The PlayBook runs Research in Motion’s (RIM) QNS operating system with a great touch-screen interface. It supports HTML 5, Adobe Flash 10.1, and more. It comes loaded with apps, including Facebook, Email, calendar, address book, task list, and Documents To Go. It is designed to wirelessly link to the BlackBerry Bold (or other BlackBerry phones) for continuous connection.
  • Netbooks
    • Toshiba NB305-N410BL, 2 GB/250GB (Win 7)
      I use the Toshiba when I travel for business and also when I give talks and I am not sure of what media projection interfaces will be available. For example, I taught a course on entrepeneurship at PJM, the power grid company for much of the northeast, and in their seminar room (a very well-done facility), the expected interface was for a laptop with VGA and min-jacks. So, my iPod was not appropriate and I used the Toshiba. I really like this netbook: it has capacity, is as fully functional as a laptop, but is light, small, and sturdy. It is designed for wireless connectivity and makes that easy. I have loaded MS Office and other useful software to make this a laptop replacement. And netbooks cost well under $400 fully configured.
    • HP Mini 110, 1GB/160GB (Win XP)
      Karen uses the HP Mini as her laptop, much as I use mine. Her primary computer at work is a deskside, as is her home office computer. But when she travels from place to place, she needs the netbook.

These are, of course, in addition to the four Windows 7 systems (one with Linux & XP alternate boot choices), and two Apple Macs in our house. We run an 802.11g/n wireless network and a gigabit wired LAN, all fed from the outside world via a 22 megabit/second Comcast Internet connection. We also run a 5.8 GHz wireless phone system, and X10 network, and other sundry stuff. Our home entertainment systems are Internet connected and have streaming HD capability, as well as connectivity to our entire home network for media sharing.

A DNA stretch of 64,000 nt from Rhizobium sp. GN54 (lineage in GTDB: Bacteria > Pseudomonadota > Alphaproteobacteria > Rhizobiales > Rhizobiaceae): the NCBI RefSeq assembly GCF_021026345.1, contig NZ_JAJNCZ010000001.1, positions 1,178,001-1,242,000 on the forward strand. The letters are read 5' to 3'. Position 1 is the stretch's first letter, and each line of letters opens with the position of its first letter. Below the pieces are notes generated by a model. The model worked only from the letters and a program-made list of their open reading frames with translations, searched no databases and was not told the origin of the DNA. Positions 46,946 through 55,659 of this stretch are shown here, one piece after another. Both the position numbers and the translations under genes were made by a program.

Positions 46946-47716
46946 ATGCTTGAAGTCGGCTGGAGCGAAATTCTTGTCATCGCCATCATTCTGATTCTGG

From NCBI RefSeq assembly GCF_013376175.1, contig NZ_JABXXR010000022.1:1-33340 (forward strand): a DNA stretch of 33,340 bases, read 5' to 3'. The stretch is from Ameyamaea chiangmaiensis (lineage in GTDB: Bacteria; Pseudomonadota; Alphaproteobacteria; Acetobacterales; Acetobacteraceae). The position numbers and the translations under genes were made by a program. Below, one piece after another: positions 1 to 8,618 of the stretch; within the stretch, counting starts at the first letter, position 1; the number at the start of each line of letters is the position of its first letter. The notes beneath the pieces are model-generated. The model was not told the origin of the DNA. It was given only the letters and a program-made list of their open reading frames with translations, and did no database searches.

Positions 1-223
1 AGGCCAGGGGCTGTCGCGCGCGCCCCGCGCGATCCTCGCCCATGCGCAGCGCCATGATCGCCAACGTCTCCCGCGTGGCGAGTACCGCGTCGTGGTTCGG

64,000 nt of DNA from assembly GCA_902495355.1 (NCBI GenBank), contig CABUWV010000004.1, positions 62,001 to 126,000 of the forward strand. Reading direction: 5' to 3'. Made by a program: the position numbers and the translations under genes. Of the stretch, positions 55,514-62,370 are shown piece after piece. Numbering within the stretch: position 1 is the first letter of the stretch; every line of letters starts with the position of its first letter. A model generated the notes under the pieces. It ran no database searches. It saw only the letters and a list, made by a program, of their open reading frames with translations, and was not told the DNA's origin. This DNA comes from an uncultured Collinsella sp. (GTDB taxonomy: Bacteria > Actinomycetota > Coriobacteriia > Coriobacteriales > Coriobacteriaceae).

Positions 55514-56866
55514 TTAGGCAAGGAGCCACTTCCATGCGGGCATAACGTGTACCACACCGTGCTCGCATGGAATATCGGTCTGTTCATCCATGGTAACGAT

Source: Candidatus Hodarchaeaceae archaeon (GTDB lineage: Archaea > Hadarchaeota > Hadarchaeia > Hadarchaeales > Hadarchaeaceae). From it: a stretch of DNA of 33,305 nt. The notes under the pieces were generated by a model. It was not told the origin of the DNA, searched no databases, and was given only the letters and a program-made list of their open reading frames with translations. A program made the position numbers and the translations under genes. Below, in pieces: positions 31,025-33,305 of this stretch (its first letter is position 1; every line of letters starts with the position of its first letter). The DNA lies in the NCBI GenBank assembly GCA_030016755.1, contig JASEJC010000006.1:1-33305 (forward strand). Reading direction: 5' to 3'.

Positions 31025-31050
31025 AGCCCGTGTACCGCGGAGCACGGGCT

So, what do we use them for?

  • Music — Strangely, I rarely listen to music on the iPods. Karen does, however. She wears an iPod Nano to exercise (spinning, running, elliptical, or bike). She uses the iPod Shuffle seated in an iHome dock in her office at work for some occasional background music. When we listen to music in our home offices, we simply have iTunes on our computers. Karen's home office computer is wirelessly connected to two gigantic 20" JBL speakers, so she can flood the area with music. We also use iTunes in our entertainment center, or we can use the Home Theater system's LAN conncetion to our server to serve up the same iTunes library. All the iTunes in the house, whether played in any Apple product or non-Apple product, are shared.

  • Video — We rarely use stored video other than Comcast On Demand. Once in a great while we will bring home a BluRay or DVD of something. We generally use the computer media players to watch YouTube or other clips. We are spoiled by the content availability via Comcast, so we don't join Netflicks or any of the genre.

    A big exception to this is that I use a number of clips in my courses.

  • Communication — eMail, Facebook, ... as described above. While the whole world has shifted to and accepts the notion of ubiquitous connection and contact, I personally have not. I don’t want to be in constant contact and continuously available, so I am not. Sorry. I guess I am a Luddite in that regard.

  • Teaching — videos, slides, ... I really rely on the iPod Video for this stuff. I prepare slides using Microsoft PowerPoint on my Office PC, then I save them as jpegs, and on my Mac I import them into the Photo library and when I sync the iPod, Bingo! I have slides. I also sync my video clips from a wide spectrum

1 The “global ant colony age” is my own term for the phenomena.